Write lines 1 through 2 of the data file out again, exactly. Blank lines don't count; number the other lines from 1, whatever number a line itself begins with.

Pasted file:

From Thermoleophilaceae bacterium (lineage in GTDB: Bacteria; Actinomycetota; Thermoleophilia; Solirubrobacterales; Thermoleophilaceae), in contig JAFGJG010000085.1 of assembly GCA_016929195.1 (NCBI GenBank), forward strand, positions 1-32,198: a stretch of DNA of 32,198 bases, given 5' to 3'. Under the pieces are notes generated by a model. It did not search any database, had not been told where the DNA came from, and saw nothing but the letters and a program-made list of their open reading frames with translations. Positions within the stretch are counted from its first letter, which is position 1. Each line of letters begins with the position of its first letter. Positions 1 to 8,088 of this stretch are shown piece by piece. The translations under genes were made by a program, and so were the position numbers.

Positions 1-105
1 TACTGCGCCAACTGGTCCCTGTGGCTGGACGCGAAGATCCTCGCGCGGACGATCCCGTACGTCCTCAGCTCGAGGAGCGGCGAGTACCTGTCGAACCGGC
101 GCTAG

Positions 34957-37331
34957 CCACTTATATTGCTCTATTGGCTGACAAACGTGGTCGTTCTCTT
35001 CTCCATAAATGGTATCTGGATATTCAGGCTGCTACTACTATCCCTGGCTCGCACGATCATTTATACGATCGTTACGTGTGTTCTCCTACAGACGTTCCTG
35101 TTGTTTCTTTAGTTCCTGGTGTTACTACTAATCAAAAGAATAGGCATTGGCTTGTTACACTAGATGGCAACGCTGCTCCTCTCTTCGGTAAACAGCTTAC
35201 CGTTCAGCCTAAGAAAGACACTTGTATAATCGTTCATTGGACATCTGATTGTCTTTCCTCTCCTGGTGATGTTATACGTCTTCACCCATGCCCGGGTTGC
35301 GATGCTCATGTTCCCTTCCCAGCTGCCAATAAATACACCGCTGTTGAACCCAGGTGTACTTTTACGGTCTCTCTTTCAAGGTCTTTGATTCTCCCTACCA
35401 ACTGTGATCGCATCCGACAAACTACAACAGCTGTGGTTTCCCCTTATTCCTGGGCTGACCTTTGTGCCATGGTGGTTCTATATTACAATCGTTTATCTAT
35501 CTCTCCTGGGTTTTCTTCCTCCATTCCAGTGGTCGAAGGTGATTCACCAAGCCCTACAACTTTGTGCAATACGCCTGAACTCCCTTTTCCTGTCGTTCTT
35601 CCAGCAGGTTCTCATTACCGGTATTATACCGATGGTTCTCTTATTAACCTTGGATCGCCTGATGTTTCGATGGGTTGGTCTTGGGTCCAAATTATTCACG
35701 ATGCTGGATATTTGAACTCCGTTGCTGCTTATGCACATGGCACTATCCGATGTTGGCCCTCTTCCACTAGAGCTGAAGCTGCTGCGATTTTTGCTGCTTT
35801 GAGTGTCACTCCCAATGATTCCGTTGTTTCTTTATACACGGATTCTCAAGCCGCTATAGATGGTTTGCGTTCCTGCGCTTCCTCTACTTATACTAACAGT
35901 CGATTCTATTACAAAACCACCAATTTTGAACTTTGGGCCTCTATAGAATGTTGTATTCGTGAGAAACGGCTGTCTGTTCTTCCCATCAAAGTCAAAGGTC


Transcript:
From Thermoleophilaceae bacterium (lineage in GTDB: Bacteria; Actinomycetota; Thermoleophilia; Solirubrobacterales; Thermoleophilaceae), in contig JAFGJG010000085.1 of assembly GCA_016929195.1 (NCBI GenBank), forward strand, positions 1-32,198: a stretch of DNA of 32,198 bases, given 5' to 3'. Under the pieces are notes generated by a model. It did not search any database, had not been told where the DNA came from, and saw nothing but the letters and a program-made list of their open reading frames with translations. Positions within the stretch are counted from its first letter, which is position 1. Each line of letters begins with the position of its first letter. Positions 1 to 8,088 of this stretch are shown piece by piece. The translations under genes were made by a program, and so were the position numbers.

Positions 1-105